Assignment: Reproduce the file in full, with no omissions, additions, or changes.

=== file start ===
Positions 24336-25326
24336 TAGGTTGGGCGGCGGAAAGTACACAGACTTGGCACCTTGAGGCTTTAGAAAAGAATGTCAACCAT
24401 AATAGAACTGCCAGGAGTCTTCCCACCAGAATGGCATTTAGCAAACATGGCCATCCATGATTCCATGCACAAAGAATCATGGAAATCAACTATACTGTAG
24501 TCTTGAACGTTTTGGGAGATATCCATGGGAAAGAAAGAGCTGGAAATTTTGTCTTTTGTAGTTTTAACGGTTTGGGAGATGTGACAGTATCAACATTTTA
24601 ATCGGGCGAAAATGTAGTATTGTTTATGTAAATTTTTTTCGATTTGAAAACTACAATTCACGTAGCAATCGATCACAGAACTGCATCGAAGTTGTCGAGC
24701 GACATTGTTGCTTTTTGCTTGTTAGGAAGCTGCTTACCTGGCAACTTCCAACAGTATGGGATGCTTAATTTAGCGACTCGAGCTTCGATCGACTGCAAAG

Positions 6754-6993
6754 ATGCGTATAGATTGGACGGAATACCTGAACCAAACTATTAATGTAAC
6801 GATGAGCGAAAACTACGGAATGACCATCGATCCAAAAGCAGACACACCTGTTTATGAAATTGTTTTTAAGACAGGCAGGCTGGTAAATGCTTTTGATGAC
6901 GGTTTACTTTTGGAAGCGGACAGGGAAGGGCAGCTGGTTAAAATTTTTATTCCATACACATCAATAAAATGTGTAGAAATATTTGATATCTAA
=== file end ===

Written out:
Positions 24336-25326
24336 TAGGTTGGGCGGCGGAAAGTACACAGACTTGGCACCTTGAGGCTTTAGAAAAGAATGTCAACCAT
24401 AATAGAACTGCCAGGAGTCTTCCCACCAGAATGGCATTTAGCAAACATGGCCATCCATGATTCCATGCACAAAGAATCATGGAAATCAACTATACTGTAG
24501 TCTTGAACGTTTTGGGAGATATCCATGGGAAAGAAAGAGCTGGAAATTTTGTCTTTTGTAGTTTTAACGGTTTGGGAGATGTGACAGTATCAACATTTTA
24601 ATCGGGCGAAAATGTAGTATTGTTTATGTAAATTTTTTTCGATTTGAAAACTACAATTCACGTAGCAATCGATCACAGAACTGCATCGAAGTTGTCGAGC
24701 GACATTGTTGCTTTTTGCTTGTTAGGAAGCTGCTTACCTGGCAACTTCCAACAGTATGGGATGCTTAATTTAGCGACTCGAGCTTCGATCGACTGCAAAG

Positions 6754-6993
6754 ATGCGTATAGATTGGACGGAATACCTGAACCAAACTATTAATGTAAC
6801 GATGAGCGAAAACTACGGAATGACCATCGATCCAAAAGCAGACACACCTGTTTATGAAATTGTTTTTAAGACAGGCAGGCTGGTAAATGCTTTTGATGAC
6901 GGTTTACTTTTGGAAGCGGACAGGGAAGGGCAGCTGGTTAAAATTTTTATTCCATACACATCAATAAAATGTGTAGAAATATTTGATATCTAA